Korva Coleman

Korva Coleman is a newscaster for NPR.

In this role, she is responsible for writing, producing, and delivering national newscasts airing during NPR's newsmagazines All Things Considered, Morning Edition, and Weekend Edition. Occasionally she serves as a substitute host for Talk of the Nation, Weekend All Things Considered, and Weekend Edition.

Before joining NPR in 1990, Coleman was a staff reporter and copy editor for the Washington Afro-American newspaper. She produced and hosted First Edition, an overnight news program at NPR's member station WAMU-FM in Washington, D.C.

Early in her career, Coleman worked in commercial radio as news and public affairs directors at stations in Phoenix and Tucson.

Coleman's work has been recognized by the Arizona Associated Press Awards for best radio newscast, editorial, and short feature. In 1983, she was nominated for Outstanding Young Woman of America.

Coleman earned a Bachelor of Arts degree from Howard University. She studied law at Georgetown University Law Center.

Some outraged protesters remain around the Egyptian presidential palace in Cairo today, as opponents of President Mohammed Morsi defy his recent ruling granting himself executive powers that can't be questioned by a court.

Now there's word he may have signed a new order allowing soldiers to detain and arrest civilians, a right that's reserved for police officers.

Former Florida neighborhood watch volunteer George Zimmerman says NBC Universal's editorial decisions made him look like a racist when the network covered the shooting and killing of teenager Trayvon Martin.

A group of unionized clerical workers has effectively shut down much of the operations at the Ports of Los Angeles and Long Beach. The clerical workers, members of the International Longshore and Warehouse Union, walked off the job on Wednesday, saying they feared Port officials were outsourcing their jobs.

Their clout grew dramatically yesterday when unionized longshoremen in both cities agreed to honor their picket lines.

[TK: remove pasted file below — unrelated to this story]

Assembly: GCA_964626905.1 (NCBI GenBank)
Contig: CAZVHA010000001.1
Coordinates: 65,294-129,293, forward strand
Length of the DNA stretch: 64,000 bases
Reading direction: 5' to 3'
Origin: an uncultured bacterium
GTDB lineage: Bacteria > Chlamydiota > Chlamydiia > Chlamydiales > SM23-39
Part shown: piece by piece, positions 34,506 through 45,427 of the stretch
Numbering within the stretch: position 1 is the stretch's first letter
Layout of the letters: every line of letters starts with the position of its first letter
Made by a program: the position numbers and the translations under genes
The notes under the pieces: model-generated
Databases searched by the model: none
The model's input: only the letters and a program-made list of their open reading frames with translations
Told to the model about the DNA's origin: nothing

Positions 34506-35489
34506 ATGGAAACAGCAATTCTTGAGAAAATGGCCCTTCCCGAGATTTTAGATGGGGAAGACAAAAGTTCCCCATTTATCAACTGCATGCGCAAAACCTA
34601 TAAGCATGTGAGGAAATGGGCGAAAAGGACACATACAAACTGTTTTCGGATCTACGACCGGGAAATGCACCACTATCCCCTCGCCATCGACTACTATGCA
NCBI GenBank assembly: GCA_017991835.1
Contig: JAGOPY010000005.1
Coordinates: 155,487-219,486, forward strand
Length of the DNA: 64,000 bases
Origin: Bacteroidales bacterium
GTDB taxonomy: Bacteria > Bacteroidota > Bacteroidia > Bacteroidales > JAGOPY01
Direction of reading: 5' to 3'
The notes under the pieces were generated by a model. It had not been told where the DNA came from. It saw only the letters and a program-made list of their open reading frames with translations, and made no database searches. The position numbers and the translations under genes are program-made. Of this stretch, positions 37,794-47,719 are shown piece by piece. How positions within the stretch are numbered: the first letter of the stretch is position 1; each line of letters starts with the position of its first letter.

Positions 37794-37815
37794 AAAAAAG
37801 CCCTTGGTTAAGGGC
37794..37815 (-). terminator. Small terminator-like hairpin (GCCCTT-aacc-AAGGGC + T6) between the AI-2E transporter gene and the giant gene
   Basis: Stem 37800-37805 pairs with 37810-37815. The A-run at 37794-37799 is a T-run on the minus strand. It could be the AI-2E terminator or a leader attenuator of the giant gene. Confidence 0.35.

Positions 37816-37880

It will be a closed-door hearing, but former CIA Director David Petraeus is going to testify before Congress about the Sept. 11 attack on the U.S. consulate in Benghazi, Libya.

A day after the story broke, the news remains stunning — CIA director and retired Gen. David Petraeus resigns in a lightning stroke, admitting he used extremely poor judgment by engaging in an extramarital affair.

It's shocking because Petraeus is considered an extremely able leader who's been judged by this single word, says NPR's Tom Bowman: Iraq.

It's elementary: London's Metropolitan Police needs to trim spending and rather than cut staff, senior officials are suggesting selling the iconic New Scotland Yard building.

The force needs to make huge budget cuts; getting rid of the building (which isn't in Scotland and doesn't have a yard) could save more than 10.5 million dollars, according to the Telegraph.

An explosive report from the New York Times today spelled out just how wealthy the relatives of Chinese prime minister Wen Jiabao are. Try $2.7 billion dollars in assets. This startling news so angered Chinese officials that the Times' website was quickly shut down in China.

New sectarian violence is erupting in western Myanmar, formerly known as Burma, between Buddhist Rakhinese and Rohingya Muslims. It's turned very deadly: reports say more than 100 people from both groups are dead and 1,000 homes have been burned down.